Author(s): Fussenegger M, Schlatter S, Dtwyler D, Mazur X, Bailey JE
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Abstract The eukaryotic cell cycle is regulated by a complex network of many proteins. Effective reprogramming of this complex regulatory apparatus to achieve bioprocess goals, such as cessation of proliferation at high cell density to allow an extended period of high production, can require coordinated manipulation of multiple genes. Previous efforts to establish inducible cell-cycle arrest of Chinese hamster ovary (CHO) cells by regulated expression of the cyclin-dependent kinase inhibitor (CDI) p21 failed. By tetracycline-regulated coexpression of p21 and the differentiation factor CCAAT/enhancer-binding protein alpha (which both stabilizes and induces p21), we have achieved effective cell-cycle arrest. Production of a model heterologous protein (secreted alkaline phosphatase; SEAP) has been increased 10-15 times, on a per cell basis, relative to an isogenic control cell line. Because activation of apoptosis response is a possible complication in a proliferation-arrested culture, the survival gene bcl-xL was coexpressed with another CDI, p27, found to enable CHO cell-cycle arrest predominantly in G1 phase. CHO cells stably transfected with a tricistronic construct containing the genes for these proteins and for SEAP showed 30-fold higher SEAP expression than controls.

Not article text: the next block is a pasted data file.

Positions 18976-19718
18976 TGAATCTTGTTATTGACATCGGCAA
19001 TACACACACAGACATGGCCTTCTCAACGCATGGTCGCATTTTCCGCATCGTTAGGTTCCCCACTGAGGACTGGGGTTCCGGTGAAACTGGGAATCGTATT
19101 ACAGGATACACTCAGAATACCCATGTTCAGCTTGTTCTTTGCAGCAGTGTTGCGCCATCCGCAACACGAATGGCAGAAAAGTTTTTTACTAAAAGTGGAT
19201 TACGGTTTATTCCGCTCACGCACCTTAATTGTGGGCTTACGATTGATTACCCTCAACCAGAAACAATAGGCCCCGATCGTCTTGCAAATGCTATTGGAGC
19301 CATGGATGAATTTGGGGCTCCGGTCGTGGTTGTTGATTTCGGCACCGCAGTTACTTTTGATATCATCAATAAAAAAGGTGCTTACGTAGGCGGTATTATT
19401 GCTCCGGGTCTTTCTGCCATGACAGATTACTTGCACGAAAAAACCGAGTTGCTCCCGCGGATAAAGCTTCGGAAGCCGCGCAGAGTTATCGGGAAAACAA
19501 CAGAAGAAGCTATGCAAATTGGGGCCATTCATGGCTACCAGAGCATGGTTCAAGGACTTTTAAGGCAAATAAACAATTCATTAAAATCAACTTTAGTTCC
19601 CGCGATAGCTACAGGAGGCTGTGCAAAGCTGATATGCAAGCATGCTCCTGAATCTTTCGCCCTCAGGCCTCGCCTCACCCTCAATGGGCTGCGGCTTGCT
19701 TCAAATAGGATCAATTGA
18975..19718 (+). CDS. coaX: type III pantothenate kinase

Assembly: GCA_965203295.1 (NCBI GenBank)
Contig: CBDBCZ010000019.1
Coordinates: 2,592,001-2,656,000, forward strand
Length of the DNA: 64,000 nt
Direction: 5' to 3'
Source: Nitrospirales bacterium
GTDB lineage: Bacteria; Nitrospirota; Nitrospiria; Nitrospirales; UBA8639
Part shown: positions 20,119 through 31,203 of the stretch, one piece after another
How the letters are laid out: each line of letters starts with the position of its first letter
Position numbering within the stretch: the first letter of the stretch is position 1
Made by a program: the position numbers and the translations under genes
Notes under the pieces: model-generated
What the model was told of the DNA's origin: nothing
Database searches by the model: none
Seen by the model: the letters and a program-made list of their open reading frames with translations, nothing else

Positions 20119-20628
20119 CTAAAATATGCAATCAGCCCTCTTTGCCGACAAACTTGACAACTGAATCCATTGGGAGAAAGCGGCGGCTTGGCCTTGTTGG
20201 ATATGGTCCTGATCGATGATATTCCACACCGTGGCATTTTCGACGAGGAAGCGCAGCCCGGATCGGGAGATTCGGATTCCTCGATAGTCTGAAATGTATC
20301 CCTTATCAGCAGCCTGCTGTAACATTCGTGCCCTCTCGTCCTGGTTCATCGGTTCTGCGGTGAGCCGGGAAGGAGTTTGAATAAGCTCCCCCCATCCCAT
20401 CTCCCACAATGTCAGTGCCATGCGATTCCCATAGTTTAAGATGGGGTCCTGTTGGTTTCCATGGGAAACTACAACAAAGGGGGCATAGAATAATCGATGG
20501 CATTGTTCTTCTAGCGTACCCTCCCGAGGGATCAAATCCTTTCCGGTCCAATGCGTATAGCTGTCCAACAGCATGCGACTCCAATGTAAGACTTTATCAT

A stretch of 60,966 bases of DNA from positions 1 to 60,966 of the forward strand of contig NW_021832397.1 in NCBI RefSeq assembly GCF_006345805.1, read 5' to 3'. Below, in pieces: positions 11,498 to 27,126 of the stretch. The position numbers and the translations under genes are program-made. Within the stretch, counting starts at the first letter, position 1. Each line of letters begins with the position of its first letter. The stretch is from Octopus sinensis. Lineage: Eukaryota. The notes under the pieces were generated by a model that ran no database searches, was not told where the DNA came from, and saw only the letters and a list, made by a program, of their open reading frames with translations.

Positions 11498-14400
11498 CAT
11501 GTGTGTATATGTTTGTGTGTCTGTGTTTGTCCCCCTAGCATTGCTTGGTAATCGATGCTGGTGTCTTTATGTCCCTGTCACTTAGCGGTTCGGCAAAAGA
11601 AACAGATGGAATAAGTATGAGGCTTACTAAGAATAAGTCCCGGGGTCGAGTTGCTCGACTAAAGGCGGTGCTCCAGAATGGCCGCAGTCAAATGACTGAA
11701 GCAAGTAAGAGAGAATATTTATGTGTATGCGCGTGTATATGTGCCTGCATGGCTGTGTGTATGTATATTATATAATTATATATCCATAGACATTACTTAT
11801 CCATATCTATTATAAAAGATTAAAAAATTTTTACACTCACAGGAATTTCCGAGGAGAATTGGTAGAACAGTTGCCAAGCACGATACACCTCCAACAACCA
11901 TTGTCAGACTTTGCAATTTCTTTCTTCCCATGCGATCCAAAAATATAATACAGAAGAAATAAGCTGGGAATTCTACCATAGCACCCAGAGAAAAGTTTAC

This article was published in Nat Biotechnol
and referenced in Journal of Proteomics & Bioinformatics